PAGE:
The Language of Hands

How do hands communicate? Think of some words you might use to describe your hands. For my own I think of my work as an artist; my hands paint, mix, express, wrestle, despair, persist, and imagine. In my work as a curriculum specialist here at Barrow they reach, document, tell stories, help, hold, contain, and indicate. And, as a mother my hands embrace, remember, love, cherish, and organize. We all take on different roles and I invite you to consider the way you use your hands in these varied roles to articulate yourself. If *your* hands could speak, what would they say?

Let’s take a closer look at school wide documentation of hands collected this fall. 

Considering the Developmental Domains through the Lens of Hands


Stories and storytelling are fundamental to every child’s literacy development. At Barrow Street children read stories every day and also have multiple avenues for writing or telling stories of their own.

While reading a story during meeting a child’s pointer finger directs the group to notice what she sees and to wonder together. This gesture shows the child’s understanding and brings the other children into the story in a way that supports the group’s comprehension too.

Later that day, the children worked with loose parts to tell their own stories. They used symbolic thinking to imagine rocks as characters, bottle caps as beds, and tile pieces as furniture. Activities like these support sequencing, making predictions, and creative problem solving.


Fingers are counting tools always at hand! During meeting in the Green Room Jonah and Kaitlyn use teamwork to show the number 13 by combining Jonah’s 10 fingers with 3 of Kaitlyn’s. This team teaching moment was prompted by that day’s “meeting helper” who was tasked with determining how many people were in meeting that day. 

In order to complete this task, that student helper counted first on her own, and then tried again with teacher support. With gentle help and scaffolding the child was able to slow down and use mathematical strategies to count with one-to-one correspondence to find the correct sum. 

The teachers made space for independent practice, trying again (woohoo growth mindset!), and for the group to count along on their own to check for understanding and practice together. 

More info on one-to-one correspondence here:


The skills and strength needed to learn to write legibly are developed within the context of play. In the Silver Room, children in the dramatic play area take orders while running a small cafe. When a pretend customer sits down the other children take turns scribing orders on small clipboards. At this age (3 and 4), the spectrum for what writing looks like varies from recognizable letters, experimental shapes, mimicking scrawls, and drawings.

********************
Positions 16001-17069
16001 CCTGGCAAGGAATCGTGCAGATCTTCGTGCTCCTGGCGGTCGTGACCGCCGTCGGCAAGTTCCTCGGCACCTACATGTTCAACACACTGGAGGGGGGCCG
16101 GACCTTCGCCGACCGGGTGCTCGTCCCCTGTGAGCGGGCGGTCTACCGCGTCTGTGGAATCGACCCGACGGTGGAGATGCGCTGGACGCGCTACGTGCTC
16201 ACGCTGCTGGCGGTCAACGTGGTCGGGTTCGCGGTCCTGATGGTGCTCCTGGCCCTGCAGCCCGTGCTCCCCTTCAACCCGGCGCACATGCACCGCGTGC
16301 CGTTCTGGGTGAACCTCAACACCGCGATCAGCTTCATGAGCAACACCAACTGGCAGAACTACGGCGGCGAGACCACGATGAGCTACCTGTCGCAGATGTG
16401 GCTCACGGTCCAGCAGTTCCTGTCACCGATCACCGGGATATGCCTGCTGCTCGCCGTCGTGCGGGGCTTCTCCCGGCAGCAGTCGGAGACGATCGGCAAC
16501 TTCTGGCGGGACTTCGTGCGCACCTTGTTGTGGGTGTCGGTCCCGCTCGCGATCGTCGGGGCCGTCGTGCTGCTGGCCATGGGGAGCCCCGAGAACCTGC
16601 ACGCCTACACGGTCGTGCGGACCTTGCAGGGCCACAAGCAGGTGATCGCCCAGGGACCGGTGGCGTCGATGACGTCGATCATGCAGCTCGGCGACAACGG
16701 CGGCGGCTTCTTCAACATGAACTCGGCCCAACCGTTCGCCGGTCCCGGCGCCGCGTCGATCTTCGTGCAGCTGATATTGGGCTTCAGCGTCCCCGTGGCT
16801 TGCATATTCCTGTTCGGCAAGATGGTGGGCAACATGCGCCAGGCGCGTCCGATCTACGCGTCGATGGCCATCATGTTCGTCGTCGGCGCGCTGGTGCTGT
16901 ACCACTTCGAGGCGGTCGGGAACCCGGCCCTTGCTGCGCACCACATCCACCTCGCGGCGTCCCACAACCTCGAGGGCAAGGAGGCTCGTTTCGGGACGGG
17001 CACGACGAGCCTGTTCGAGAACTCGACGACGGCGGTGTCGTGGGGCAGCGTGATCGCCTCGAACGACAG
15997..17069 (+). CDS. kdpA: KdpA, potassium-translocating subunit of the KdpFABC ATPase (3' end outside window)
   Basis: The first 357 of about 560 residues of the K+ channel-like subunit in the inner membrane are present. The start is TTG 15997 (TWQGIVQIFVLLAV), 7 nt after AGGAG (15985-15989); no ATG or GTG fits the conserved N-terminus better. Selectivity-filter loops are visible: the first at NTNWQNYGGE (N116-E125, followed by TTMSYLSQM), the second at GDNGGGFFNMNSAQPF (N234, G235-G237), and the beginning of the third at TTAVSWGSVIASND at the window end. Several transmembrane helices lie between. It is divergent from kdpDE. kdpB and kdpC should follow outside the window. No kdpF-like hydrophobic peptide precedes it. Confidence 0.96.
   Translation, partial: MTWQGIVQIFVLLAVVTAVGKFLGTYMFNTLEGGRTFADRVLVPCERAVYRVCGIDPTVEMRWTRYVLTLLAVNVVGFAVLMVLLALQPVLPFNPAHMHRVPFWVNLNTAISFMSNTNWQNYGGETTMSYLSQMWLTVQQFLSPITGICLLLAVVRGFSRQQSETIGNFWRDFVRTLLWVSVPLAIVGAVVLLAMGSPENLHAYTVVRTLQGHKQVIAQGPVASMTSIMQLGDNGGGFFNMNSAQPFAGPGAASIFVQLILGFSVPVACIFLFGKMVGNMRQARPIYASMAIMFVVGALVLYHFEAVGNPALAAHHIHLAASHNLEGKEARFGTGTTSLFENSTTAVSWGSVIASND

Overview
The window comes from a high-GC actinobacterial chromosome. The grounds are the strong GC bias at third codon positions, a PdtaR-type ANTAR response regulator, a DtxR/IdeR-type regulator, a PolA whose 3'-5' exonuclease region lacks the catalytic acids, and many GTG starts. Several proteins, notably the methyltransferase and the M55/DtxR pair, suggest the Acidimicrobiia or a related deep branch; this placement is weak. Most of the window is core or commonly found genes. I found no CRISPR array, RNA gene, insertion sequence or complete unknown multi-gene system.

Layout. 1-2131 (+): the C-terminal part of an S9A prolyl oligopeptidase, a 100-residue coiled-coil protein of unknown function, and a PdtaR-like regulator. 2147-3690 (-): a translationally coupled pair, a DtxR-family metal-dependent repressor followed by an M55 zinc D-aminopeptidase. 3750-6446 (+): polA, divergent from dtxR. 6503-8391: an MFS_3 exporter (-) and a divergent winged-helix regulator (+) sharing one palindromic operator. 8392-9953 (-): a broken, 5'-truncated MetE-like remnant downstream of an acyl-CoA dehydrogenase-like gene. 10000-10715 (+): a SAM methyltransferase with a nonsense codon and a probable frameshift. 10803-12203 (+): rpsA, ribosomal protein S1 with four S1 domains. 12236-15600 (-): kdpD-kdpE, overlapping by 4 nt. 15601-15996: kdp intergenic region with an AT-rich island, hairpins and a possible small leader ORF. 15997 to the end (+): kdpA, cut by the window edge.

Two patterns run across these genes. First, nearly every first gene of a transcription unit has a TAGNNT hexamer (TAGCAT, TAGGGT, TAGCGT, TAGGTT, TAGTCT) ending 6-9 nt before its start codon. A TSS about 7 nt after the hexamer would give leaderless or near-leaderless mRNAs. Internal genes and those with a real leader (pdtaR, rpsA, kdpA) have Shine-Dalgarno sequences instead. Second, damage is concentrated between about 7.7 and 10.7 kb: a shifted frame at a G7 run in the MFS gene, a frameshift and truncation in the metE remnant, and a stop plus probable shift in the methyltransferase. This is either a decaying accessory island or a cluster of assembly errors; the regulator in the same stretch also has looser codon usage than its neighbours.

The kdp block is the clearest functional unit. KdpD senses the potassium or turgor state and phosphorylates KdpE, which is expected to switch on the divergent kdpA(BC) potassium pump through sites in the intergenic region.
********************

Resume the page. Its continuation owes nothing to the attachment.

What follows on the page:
On the same day in other areas of the classroom less obvious activities like beading, working with clay, manipulatives, and stickers provide equally important opportunities to practice fine motor. Offering these varied avenues into fine motor work ensures that every student practices with materials they feel invested in and motivated to persevere with.


In art with Jim children learn to use painting tools with intention and purpose. This fall children worked on a single canvas that grew in vibrancy and sophistication with every color, texture, and layer added. Returning and revisiting a single project invites children to adopt a growth mindset, to reflect on their choices, and to express themselves. 

In this single project children learned about color, texture, shape, line, patterning, and so much more. When I step into the art room now it almost glows as the voices of the children, spoken through the efforts of their hands, bounce light around the room. In looking at a single canvas I can see circles printed with towel rolls, lines scratched with forks, broad smears of paint made with thick brushes, handprints messily struck, colors mixed, images collaged, and finally, in a beautiful homage to Jim’s own artistic process, smooth textured drips on top.

Our bodies hold big ideas, emotions, and imaginative possibilities. Our our hands empower us to release those internal concepts and make them visible to ourselves and others.